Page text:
Making all inferences in the plaintiffʹs favor, a rational trier of fact could properly conclude that it was arbitrary for the defendant to refuse to revise the earnout calculation in order to correct for the suspect numbers. On this record, a trier of fact could, but would not necessarily be required to, conclude that: (i) the initial decision that set high claim reserves for the earnout period was made by mistake, and not as a result of actuarial judgment; (ii) this mistake caused Security Plansʹ performance data to be distorted in ways that negatively affected the earnout; (iii) this mistake30 was noticed in time to revise the earnout calculation accordingly, and such revision was possible; (iv) the mistake was acknowledged by all parties concerned; and (v) CUNA Mutual, for no valid business reason, decided not to adjust the earnout calculation. In making this second decision not to revise the calculation, CUNA Mutual was exercising its contractually conferred authority as the party charged with calculating the earnout, but a trier of fact could find it exercised this discretion arbitrarily.

Id. at 29-30.

Implications

The Southern District of New York has before it several cases that involve claims of deliberate manipulation involving benchmark rates. These include In re Foreign Exchange Benchmark Rates Antitrust Litigation, No. 13-07789 (S.D.N.Y.), In re North Sea Brent Crude Oil Futures Litigation, No. 13-md-02475 (S.D.N.Y.), and In re LIBOR-Based Financial Instruments Antitrust Litigation, No. 11-md-2262 (S.D.N.Y.).***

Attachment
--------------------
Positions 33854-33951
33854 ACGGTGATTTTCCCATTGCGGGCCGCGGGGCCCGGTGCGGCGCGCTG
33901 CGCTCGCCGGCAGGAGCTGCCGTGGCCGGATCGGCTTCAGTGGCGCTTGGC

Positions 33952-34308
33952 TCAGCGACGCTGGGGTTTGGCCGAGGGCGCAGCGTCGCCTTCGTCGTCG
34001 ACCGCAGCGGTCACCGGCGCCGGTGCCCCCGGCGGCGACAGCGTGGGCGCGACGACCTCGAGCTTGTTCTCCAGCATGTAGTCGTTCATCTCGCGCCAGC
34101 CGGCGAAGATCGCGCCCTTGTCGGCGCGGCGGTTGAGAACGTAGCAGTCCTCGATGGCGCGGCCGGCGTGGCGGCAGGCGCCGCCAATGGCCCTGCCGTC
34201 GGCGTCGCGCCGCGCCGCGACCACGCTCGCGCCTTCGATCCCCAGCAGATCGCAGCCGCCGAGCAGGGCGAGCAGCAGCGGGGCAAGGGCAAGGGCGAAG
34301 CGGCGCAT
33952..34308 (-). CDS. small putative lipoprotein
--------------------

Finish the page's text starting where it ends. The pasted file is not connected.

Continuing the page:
The benchmarks at issue affect trillions of dollars in transactions.

In at least two of the three, the plaintiffs assert state law claims (as well as federal ones). The Second Circuit's ruling in Security Plans should give those claims a legal boost, pointing the way to showing conduct that violates the covenant of good faith and fair dealing in the setting or adjustment of the relevant benchmarks.

 _________________

Moran v. Erk, 901 N.E.2d 187, 190 (N.Y. 2008) (stating that "neither party shall do anything which will have the effect of destroying or injuring the right of the other party to receive the fruits of the contract").

** We've ignored other parts of the case to focus on the benchmark aspect.

*** Blawgletter's firm serves as lead counsel for one of the plaintiff classes in the LIBOR litigation.

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Photo of Barry Barnett Barry Barnett

Clients and colleagues call Barry Barnett an “incredibly gifted lawyer” (Chambers and Partners) who is “magic in the courtroom” (Who’s Who Legal), “the top antitrust lawyer in Texas” (Chambers and Partners), and “a person of unquestioned integrity” (David J. Beck, founder of Beck…

Clients and colleagues call Barry Barnett an “incredibly gifted lawyer” (Chambers and Partners) who is “magic in the courtroom” (Who’s Who Legal), “the top antitrust lawyer in Texas” (Chambers and Partners), and “a person of unquestioned integrity” (David J. Beck, founder of Beck Redden).

Barnett is a Fellow in the American College of Trial Lawyers, and Lawdragon has named him one of the top 500 lawyers in the United States three years in a row. Best Lawyers in America has honored him as “Lawyer of the Year” for Bet-the-Company Litigation (2019 and 2017) and Patent Litigation (2020) in Houston. Based in Texas and New York, Barnett has tried complex business disputes across the United States.

TRIAL COUNSEL
Barnett’s background, training, and experience make him indispensable to his clients. The small-town son of a Texas roughneck and grandson of a Texas sharecropper, Barnett “developed an unusual common sense about people, their motivations, and their dilemmas,” according to former client Michael Lewis.